whois -h – '-i origin AS32934' | grep ^route | grep -v route6 | cut -d" " -f7 > ./fbblock.txt

    I primarily build aliases to block the "ASN of the "usual suspects of persistent hacking/probing" to cut down on the firewall log "noise", as I'm unlikely to have the need to visit networks of or websites located in ... say..  AS9808 or AS4837

    I don't know if there are other debugging options that can be turned on to track this, but all the monitoring indicates no "States" or connections are being successfully established by these incoming attempts, as checked by Diagnostics>States>States and filtered by IP of offender on "all" interface.

    Thanks for the responding with ideas to check, but as of now, I still have not found the culprit of the strange error message,  so I am proceeding cautiously.</full-duplex,master>

  • Good that there are no I/O errors but it's unlikely that your log entries reflect what's really happening.

    Maybe the only way to find out is to packet capture everything on the re0 interface until you see another of those log entries.

    If the packets are bad there probably isn't anything you could reliably use to filter the capture, so the output could be quite large.

    EDIT:  This is probably the source of this crap.  Three out of five of the IP addresses you mention above come back with a Mikrotik login prompt.

  • Of course, this doesn't solve the riddle of the rule number being 232-1 or the "pass" entry.

    I turned on logging for the default block rules and saw more than 100 attempts to connect to ports 21, 22, 23, 8291 in the space of two hours.  However, none of my logs had those strange entries shown in yours : oddball rule number, "short", "pass" or  "bad hdr length…"

    I'm still on 2.3.5  :-[  Perhaps there was a regression in log parsing after that.

  • LAYER 8 Netgate

    I would pcap port 23 on WAN and see what wireshark thinks about it.

  • @Derelict:

    I would pcap port 23 on WAN and see what wireshark thinks about it.

    Yeah, that or 8291.

    I updated to 2.4.2_1 after my last post and there are still plenty of blocked 21, 22, 23, and 8291 connections.  I don't see those weird entries in my logs though, so it doesn't look like the packets are malformed.

  • Let's say I want to follow the advice and do some packet capture stuff, how would I do it?

    I will try to read up and see if I can set it up, but given the previous log entry, and the new ones below,
    I would appreciate some examples of what to use, either through the GUI or from the command line tailored to narrow down as much as possible.

    And , some quick updates.

    Mar 26 19:01:31 pfSense filterlog: 4294967295,,,0,re0,short,pass,in,4,0x0,,240,22619,0,DF,6,tcp,36,,
    [MYIPADDRESS],54443,8291,-4,S,errormsg='[bad hdr length 20 - too long, > 16]',

    One of the previous "offender" was blocked with my new rule 58 (a new rule specifically created only to block everything coming from those previously identified "short,pass" IP addresses), I don't know if this yields any additional information or new information I can use to help packet capture beside to try to packet filter on port 23 or on port 8291.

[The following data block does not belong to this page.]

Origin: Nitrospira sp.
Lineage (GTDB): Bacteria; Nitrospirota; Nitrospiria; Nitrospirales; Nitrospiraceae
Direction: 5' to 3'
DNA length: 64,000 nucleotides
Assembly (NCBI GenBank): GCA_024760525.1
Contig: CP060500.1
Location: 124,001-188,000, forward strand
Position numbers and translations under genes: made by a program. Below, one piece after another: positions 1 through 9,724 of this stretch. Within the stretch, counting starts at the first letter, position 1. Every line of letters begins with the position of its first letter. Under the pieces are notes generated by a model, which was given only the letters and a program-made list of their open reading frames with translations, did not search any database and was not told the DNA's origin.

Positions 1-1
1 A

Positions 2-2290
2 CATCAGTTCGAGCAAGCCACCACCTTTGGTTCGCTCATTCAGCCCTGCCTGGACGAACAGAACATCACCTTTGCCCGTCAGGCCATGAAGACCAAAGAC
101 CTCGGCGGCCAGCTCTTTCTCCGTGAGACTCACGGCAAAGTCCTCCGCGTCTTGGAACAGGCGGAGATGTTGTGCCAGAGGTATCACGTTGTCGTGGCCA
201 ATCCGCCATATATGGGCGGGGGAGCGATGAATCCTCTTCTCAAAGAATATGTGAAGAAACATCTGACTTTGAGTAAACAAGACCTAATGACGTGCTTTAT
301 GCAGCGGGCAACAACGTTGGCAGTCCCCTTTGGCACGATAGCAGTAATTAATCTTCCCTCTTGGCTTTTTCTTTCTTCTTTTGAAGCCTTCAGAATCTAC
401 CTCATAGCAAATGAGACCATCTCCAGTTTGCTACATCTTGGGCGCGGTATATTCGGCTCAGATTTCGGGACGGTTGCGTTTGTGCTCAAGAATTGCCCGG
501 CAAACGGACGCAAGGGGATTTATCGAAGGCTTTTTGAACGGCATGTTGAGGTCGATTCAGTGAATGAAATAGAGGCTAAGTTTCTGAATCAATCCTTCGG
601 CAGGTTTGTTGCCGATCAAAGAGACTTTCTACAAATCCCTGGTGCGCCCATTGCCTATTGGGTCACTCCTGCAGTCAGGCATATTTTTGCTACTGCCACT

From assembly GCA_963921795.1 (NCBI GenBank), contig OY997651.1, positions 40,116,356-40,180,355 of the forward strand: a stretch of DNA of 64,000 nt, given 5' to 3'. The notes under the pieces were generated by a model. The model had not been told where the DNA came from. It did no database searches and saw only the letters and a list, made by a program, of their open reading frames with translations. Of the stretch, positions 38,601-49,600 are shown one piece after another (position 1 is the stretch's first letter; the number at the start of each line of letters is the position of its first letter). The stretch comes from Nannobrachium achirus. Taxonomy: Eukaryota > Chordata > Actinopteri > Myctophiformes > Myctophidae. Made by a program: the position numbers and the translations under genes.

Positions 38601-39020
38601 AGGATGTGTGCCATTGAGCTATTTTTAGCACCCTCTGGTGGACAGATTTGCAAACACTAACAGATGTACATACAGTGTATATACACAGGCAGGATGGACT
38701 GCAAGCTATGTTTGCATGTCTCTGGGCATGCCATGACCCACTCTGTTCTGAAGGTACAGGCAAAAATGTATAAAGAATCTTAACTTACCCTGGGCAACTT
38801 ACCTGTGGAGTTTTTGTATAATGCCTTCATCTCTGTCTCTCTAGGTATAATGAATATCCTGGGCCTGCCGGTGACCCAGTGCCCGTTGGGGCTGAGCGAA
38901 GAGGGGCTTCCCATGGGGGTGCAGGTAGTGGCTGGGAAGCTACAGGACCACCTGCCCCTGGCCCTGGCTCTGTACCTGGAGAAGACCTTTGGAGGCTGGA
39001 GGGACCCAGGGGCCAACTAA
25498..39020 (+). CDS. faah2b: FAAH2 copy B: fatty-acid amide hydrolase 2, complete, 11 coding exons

Mar 27 00:30:10 pfSense filterlog: 58,,,1522081663,re0,match,block,in,4,0x0,,239,43226,0,DF,6,tcp,40,,[MYIPADDRESS],5233,23,0,S,781346768,,16060,,

    Mar 27 00:52:35 pfSense filterlog: 4294967295,,,0,re0,short,pass,in,4,0x0,,239,27500,0,DF,6,tcp,36,,[MYIPADDRESS],24625,8291,-4,S,errormsg='[bad hdr length 20 - too long, > 16]',

    Until I receive replies and guidance, I'm off to read about how to do packet filtering and save the results to disk.

  • Diagnostics > Packet capture

    Install WireShark on your desktop to read the PCAP file that is generated/downloaded.

    Now I'm curious about why the log from your new rule is showing no strange stuff.

  • LAYER 8 Global Moderator

    Your always going to see a shit ton of noise.. Part of the reason I turned off logging default rule and just put in my own rule to log SYN only… I don't need to see all the udp noise, etc.  Or anything that is out of state, etc.  But I do like to keep an eye on the top ports... Yeah 23, 22 all going to be heavy hitters..

    Do you have any odd ball forwards or floating rules?  There are things that are looked at before firewall rules, etc..

    If your really curious I would post up your full rule set.

    Or if you not open to posting that public.. Sure there are a few of here that that can be trusted you could PM it too.. If you don't feel comfortable with what might be listed in it.. We could then clean it up with any sort of public IPs and repost it for the board to look over, etc.

    Part of the reason posting is want to get informed on updates to this thread.  Off the top I have nothing.. If your saying you searched your rules for that ID and not seeing it.. at a loss..

    How about atleast a screen shot of your wan, floating and forward rules.. To go along with your firewall rules if you don't feel like posting the full set..

  • There's nothing too exciting there I'm afraid.

    screenshots of floating rules and wan rules as example,  my floating rules goes a lot further below, mostly composed of ASN alias that you can compile checking the page doing query of the individual ASN and IP ranges (which I slightly massage, sort into an individual ASN Alias.    Rule description basically is "ASN#-Nation-B(lock)-Start_BLOCKDATE.

    the "shortpassblock" is currently de-activated so I can try to packet capture some data.  and before you ask about 2 copies of say FB rules,  I alternate them like two light switches (turn 2nd FB rule on, activate), then turn off 1st FB rule, then reload filter rules, to basically reset packet count.

    There is no port forwarding, only pfB DNSBL for malicious ad blocking etc.

    Last example shows a mouseover over an ASN alias, shows in the first IP description that shows the "Offender IP" that caused the ASN to be blocked.

  • Sorry, uploaded the wrong image.  Here is the Floating rule one.